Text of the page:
Why Have Arizona Egg Prices Skyrocketed?
I DON’T USUALLY BRAG ABOUT EXPENSIVE PURCHASES, BUT I JUST BOUGHT EGGS…
Not to brag or anything, but I just invested in a carton of eggs. I say invested, because at $8 a dozen, I had a fantasy that they must all be dipped in gold. Spoiler: they’re not.
I didn’t even get the pasture-raised-vegan-organic selection, either. They’re just regular, everyday grocery store eggs.
SHOULD WE JUST RAISE OUR OWN CHICKENS?
When the price of gas began climbing last year, I heard a lot of rumbling about buying horses instead of fuel. I own two horses and I’m here to tell you, the price of livestock feed has skyrocketed across the board. While riding my horse to work every day seems like a romantic proposition, owning horses is expensive.
This made me wonder if I would find the same problem if I decided to raise chickens. Would raising chickens for eggs still work out to $7 to $9 a carton?!
WHY DO THEY COST SO *BLEEPING* MUCH?!
When we were forced to lockdown during covid, a lot of industries were impacted, and since then we’ve seen the price of many goods and services climb higher than we ever thought possible. That’s part of the story, but the obscene cost of eggs is something of a perfect storm.
First, transportation costs have gone up, so the price of getting products onto shelves has increased. (And no, horse drawn delivery trucks are not an option. I checked.)
Second, the cost of animal feed has gone up across the board, but according to the Consumer Price Index, the price of eggs has increased 49% over the past year. Why?
OH. BIRD FLU.
Julie Murphree of the Arizona Farm Bureau Federation points to a nationwide outbreak of the bird flu, which has hit egg producers hard nationwide.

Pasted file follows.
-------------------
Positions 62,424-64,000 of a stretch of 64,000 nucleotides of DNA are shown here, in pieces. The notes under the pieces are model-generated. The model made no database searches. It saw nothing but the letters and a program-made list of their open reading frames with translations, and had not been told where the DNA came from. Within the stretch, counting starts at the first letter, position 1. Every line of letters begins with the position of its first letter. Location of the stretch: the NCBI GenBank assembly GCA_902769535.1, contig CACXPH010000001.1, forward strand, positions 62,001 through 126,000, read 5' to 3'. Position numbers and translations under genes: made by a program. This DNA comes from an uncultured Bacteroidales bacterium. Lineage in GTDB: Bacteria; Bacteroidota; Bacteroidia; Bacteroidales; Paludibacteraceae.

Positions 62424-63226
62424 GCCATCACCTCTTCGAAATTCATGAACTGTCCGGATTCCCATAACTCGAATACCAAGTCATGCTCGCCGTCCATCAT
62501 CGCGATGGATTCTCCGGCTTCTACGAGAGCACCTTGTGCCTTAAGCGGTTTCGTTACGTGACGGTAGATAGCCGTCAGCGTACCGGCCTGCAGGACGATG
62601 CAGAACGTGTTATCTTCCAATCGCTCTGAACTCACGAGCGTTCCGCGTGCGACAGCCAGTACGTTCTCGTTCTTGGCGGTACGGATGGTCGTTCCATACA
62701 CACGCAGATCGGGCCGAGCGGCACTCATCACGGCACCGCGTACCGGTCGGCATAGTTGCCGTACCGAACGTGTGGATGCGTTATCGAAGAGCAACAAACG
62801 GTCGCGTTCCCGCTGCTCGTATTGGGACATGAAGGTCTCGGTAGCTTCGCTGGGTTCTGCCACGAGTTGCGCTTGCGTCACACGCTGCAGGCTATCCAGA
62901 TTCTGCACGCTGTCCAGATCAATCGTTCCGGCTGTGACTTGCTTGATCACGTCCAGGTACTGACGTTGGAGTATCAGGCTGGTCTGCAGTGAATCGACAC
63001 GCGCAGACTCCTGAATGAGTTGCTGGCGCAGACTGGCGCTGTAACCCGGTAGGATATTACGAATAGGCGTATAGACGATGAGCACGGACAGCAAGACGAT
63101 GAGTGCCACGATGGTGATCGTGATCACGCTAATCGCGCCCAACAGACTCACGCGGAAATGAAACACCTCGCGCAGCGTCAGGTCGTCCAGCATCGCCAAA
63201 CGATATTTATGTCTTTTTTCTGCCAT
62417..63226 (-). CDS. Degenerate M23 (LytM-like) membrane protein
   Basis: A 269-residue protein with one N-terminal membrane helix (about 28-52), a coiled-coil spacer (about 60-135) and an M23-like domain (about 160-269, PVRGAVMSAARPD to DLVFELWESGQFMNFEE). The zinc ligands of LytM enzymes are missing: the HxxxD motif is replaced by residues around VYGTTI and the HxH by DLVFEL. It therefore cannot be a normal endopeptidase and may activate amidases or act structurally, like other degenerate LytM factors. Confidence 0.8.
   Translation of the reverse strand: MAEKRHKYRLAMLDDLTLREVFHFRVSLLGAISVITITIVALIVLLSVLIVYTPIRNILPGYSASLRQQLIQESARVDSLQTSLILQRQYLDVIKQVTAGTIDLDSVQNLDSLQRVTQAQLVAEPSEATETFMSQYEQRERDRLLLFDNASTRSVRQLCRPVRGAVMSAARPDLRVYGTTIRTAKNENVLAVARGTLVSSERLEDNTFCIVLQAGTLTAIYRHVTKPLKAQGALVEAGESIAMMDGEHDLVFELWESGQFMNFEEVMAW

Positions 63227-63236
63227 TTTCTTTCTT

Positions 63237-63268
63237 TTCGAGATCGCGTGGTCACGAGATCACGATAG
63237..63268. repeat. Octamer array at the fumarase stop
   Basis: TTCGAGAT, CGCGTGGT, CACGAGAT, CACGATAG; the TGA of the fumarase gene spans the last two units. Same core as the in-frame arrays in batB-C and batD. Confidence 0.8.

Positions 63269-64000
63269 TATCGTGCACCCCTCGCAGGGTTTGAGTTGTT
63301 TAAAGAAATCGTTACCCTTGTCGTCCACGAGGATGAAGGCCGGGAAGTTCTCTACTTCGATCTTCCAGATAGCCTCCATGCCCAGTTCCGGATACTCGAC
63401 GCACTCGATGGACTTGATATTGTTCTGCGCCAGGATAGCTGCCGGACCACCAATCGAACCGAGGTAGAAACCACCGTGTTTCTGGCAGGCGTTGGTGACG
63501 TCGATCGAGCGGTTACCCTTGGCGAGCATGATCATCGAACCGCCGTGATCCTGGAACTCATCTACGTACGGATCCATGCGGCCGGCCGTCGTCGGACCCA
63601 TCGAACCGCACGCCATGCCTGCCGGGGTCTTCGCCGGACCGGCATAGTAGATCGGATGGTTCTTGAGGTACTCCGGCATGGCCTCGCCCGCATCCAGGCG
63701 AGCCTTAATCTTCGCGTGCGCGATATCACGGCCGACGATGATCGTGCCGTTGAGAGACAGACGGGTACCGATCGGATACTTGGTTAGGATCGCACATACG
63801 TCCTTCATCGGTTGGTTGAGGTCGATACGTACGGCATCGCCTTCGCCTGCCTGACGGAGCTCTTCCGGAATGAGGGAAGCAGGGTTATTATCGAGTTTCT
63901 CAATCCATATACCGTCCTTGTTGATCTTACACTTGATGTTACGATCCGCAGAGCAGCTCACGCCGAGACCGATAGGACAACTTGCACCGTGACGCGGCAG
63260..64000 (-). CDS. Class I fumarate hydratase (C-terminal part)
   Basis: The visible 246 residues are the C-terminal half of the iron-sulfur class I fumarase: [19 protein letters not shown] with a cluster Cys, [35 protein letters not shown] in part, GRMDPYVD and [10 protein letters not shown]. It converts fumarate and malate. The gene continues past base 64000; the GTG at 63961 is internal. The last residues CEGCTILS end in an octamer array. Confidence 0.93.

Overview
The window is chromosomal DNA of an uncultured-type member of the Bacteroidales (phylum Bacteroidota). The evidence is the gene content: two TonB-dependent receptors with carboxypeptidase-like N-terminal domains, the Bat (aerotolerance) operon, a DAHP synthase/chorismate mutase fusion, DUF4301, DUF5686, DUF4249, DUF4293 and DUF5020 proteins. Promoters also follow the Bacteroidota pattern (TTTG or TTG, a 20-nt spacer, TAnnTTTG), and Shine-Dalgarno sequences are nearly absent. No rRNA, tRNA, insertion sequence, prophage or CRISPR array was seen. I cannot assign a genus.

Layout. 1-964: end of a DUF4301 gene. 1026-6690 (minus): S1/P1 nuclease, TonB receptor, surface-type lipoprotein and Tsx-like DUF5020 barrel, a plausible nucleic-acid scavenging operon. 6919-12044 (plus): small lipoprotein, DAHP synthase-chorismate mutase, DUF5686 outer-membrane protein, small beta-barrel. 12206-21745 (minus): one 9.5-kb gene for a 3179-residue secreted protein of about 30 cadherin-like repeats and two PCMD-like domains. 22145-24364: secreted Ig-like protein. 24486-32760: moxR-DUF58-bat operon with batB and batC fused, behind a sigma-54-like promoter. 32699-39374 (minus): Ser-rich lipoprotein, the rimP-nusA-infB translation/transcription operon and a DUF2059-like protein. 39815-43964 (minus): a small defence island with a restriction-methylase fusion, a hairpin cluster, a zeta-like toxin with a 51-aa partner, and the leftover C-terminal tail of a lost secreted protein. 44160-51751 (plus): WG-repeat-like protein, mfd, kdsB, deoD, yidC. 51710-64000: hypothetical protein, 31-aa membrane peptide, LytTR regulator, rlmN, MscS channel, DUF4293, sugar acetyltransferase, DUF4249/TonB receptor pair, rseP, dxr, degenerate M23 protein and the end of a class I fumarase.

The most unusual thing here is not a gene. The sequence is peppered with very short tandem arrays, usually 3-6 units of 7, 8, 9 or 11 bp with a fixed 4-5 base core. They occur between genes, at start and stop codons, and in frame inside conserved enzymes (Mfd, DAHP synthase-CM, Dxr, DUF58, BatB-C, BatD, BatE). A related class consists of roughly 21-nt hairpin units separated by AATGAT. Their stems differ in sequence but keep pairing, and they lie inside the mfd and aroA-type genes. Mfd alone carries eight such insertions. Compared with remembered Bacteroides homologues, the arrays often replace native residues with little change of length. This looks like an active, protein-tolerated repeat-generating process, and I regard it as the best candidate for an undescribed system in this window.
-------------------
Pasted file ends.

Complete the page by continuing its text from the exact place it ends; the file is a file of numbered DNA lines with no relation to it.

Arizona egg-laying hens are hanging on, but the prices are an aggregate of the entire nation. The Arizona Food Marketing Alliance represents major grocery chains statewide. President Mark Miller said supply and demand is driving up the price, which is set at a national level, and suppliers are trying to work together to overcome shortages across the nation.
IT AIN’T CHICKEN SCRATCH
So, would it be better to raise our own chickens? A lot of Arizonans live in rural areas or places where raising backyard chickens is allowed (be sure to check your local laws if you’re considering this option).
But what would it cost? According to the Tractor Supply website, a simple, basic chicken house runs around $280. A fancy one is over $1,000. I'll confess, I don’t know much about what you need to feed a chicken, but a 40-pound bag of feed runs about $15-$25, depending on what you’re feeding. I have no experience with how long a bag lasts, but this sure ain’t chicken scratch!